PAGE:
What is a Tor Relay? We use Tor to access our website and to publish to our blog, which is blocked inside of our country. -- Iranian human rights activist Tor is a service that helps you to protect your anonymity while using the Internet. Tor is comprised of two parts: software you can download that allows you to use the Internet anonymously, and the volunteer network of computers that makes it possible for that software to work. When you use the Tor software, your IP address remains hidden and it appears that your connection is coming from the IP address of a Tor exit relay, which can be anywhere in the world. There are many reasons you might use Tor, including keeping websites from tracking you and your family members, using websites or services which are blocked in your country (for example, getting around the Great Firewall of China), and maintaining anonymity when communicating about socially sensitive information, such as health issues or whistleblowing.
the radical transparency of DAVID BRIN The Transparent Society: Will Technology Force Us to Choose Between Privacy and Freedom? was published in May 1998 by Perseus Press (formerly Addison Wesley). This large nonfiction work concerns threats to privacy and openness in the information age. It won the Obeler Freedom of Speech Award from the American Library Association and was a finalist for the McGannon Public Policy Prize, and is still in print. Our society has one great knack above all others -- one that no other ever managed -- that of holding the mighty accountable. torchat - messenger application on top of the Tor network and it's location hidden services To avoid any potential confusion: This product is produced independently from the Tor® anonymity software, I am not related with or sponsored by torproject.org. TorChat is making use of the Tor® client software and the Windows version comes bundled with original Tor binaries but TorChat itself is a completely separate project developed by different people. TorChat is released as Free Software (GPL). +++ Feb-05, 2012: This project has been moved to github +++
Android Instructions Tor on Android Tor is available for Android by installing our package named Orbot. Orbot is an application that allows mobile phone users to access the web, instant messaging and email without being monitored or blocked by their mobile internet service provider. Orbot brings the features and functionality of Tor to the Android mobile operating system.
DIVINA: Discovering Vulnerabilities of Internet Accounts#2 In 2012, Mat Honan found that his Twitter account had been hacked. When trying to figure out what happened, he found that not just his Twitter account was hacked, but also his Amazon account, his Gmail account, and his Apple account — meaning that all data in these accounts was lost. His iPhone was locked, and his Mac was wiped clean. All data was erased. As it turned out, Hackers were able to access his Amazon account. DNScat DNScat (pronounced "D-N-S cat") is a "swiss-army knife" tool to tunnel traffic through DNS servers. It provides a bi-directional communication through DNS servers, and in conjunction with PPP, can be used to set up a virtual private network (VPN). DNScat, like a swiss army knife can be used for a variety of purposes, including:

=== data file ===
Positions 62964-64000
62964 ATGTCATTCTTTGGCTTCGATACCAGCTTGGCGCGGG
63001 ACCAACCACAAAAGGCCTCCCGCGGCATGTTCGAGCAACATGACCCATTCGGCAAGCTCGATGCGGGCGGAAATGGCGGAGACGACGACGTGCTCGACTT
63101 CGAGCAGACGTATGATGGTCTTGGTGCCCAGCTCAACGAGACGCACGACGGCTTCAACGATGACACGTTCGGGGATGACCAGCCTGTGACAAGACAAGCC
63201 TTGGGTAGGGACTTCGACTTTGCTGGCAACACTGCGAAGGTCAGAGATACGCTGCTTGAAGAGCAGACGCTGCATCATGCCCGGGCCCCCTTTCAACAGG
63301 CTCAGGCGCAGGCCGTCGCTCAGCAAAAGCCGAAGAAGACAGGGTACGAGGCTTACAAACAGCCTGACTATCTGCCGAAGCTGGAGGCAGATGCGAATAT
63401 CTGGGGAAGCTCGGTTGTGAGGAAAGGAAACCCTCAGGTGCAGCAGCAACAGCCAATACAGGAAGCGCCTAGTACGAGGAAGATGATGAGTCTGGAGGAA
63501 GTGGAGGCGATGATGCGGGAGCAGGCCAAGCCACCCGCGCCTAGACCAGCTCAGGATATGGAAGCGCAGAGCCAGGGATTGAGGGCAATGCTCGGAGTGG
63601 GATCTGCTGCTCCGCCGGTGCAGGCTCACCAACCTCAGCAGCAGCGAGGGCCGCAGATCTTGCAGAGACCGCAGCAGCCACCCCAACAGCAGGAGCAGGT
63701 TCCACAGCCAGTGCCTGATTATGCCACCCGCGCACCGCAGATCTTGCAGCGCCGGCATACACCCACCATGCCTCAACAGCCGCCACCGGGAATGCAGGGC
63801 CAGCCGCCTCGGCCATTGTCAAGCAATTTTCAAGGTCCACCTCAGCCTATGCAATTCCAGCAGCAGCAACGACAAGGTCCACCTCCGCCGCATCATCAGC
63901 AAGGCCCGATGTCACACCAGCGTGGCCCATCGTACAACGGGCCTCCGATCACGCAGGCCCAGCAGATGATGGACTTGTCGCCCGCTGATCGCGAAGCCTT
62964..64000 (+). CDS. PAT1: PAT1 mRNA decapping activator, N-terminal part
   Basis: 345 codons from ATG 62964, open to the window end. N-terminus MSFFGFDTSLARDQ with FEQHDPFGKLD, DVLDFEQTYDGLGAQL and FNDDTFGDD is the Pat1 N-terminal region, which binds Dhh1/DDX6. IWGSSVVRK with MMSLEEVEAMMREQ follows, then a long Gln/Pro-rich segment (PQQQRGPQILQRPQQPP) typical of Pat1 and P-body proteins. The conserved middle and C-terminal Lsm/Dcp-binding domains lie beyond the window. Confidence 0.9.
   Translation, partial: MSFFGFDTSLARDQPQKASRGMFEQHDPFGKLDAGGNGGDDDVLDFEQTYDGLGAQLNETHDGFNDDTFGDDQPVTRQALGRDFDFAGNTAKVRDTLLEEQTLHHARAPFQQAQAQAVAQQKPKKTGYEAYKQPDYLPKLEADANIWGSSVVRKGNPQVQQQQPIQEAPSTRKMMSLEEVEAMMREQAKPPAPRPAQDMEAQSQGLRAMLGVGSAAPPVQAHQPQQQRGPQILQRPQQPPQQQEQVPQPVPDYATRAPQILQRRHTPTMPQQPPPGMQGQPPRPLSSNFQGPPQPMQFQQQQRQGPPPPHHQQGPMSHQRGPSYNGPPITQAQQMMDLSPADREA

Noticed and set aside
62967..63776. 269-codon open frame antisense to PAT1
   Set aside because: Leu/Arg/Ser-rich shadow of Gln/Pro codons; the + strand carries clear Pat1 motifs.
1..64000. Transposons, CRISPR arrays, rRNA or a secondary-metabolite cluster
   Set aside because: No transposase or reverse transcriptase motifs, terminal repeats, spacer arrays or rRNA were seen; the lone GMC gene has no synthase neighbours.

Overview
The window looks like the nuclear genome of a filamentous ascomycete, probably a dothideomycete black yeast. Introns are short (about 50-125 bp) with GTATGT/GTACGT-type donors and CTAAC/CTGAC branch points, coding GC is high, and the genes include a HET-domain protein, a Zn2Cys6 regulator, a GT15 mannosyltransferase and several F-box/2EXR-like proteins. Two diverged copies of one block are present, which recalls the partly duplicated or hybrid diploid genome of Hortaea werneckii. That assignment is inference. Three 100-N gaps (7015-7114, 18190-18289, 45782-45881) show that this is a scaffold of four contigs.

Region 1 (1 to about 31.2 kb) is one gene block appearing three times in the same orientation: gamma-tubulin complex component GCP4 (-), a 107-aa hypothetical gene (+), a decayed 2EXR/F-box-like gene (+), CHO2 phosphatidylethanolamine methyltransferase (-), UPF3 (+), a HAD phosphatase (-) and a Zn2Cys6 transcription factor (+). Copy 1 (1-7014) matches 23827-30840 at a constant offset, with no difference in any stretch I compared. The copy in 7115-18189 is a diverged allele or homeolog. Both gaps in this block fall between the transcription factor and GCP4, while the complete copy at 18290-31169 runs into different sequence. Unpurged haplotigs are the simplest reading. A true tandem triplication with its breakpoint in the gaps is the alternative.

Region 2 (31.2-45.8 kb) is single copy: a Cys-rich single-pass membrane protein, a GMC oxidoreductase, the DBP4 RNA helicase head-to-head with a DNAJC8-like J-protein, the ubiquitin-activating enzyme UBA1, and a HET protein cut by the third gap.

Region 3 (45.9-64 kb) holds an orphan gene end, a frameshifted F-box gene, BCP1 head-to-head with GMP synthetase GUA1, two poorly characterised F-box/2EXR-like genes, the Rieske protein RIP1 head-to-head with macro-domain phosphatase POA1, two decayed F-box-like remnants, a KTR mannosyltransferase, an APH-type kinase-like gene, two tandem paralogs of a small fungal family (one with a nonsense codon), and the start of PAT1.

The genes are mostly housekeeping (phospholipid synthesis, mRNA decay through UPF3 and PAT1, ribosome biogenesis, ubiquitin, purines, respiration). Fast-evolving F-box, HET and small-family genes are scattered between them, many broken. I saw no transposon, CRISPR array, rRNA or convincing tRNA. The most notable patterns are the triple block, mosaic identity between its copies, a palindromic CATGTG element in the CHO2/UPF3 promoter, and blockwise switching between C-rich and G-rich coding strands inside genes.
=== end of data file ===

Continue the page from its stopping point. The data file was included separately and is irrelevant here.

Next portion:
How to Become Anonymous on the Internet Using Tor The internet is a scary place, and if you're like me, you don't want anyone tracking you or learning your search habits. It's a blatant invasion of privacy for companies to do this, but at least we have methods of fighting back—one of which is Tor. Tor stands for The Onion Router. It operates by donated bandwidth from its users. How to conduct a security audit of your Google account February 18, 2014, 10:04 AM — Image credit: flickr/s2art The privacy dangers of Google go beyond what Google knows about you -- you may have given dozens of sites access to your Google account information without realizing it. Here's how to conduct a security audit of your Google account, and how to take action to keep it safe.
9 Tips to Stay Safe on Public Wi-Fi Your bank calls you to verify your recent $750 bill at an out-of-state Taco Bell, but you haven’t left town in weeks. You quickly contest the charge and request a new credit card, but when you check your wallet the compromised card is still there. You try to think of shady ATMs or recent cashiers, but nothing comes to mind. Nothing, except the online purchase you made while browsing the Internet at your local coffee shop.
ANONYMITY & PRIVACY [ English | German ] Protection of Privacy on the Internet JAP (called JonDo in the scope of the commercial JonDonym anonymous proxy servers - AN.ON remains free of charge) makes it possible to surf the internet anonymously and unobservably. Why and How iOS Apps Are Grabbing Your Data Early last week the personal diary app Path became the fulcrum of a massive discussion about how cavalier mobile apps are getting with harvesting your, presumably, personal information. Path was found by a developer to send the entire contents of its users Address Books, where, it was uncovered, it was being stored locally. Predictably, when privacy issues are concerned, there was an outcry about how Path handled the data, and many decried it for being underhanded or even flat out lying about its procedures. But, as with most things, there is a bigger story here and it turns out that what Path was doing was far from out of the ordinary. In fact, according to independent testing shared with The Next Web by developer Paul Haddad of Tapbots, many apps that are far more popular than Path are transmitting your data, and many of them have been doing it completely without your knowledge or consent until the Path story blew up, forcing them to immediately update their apps. No easy answer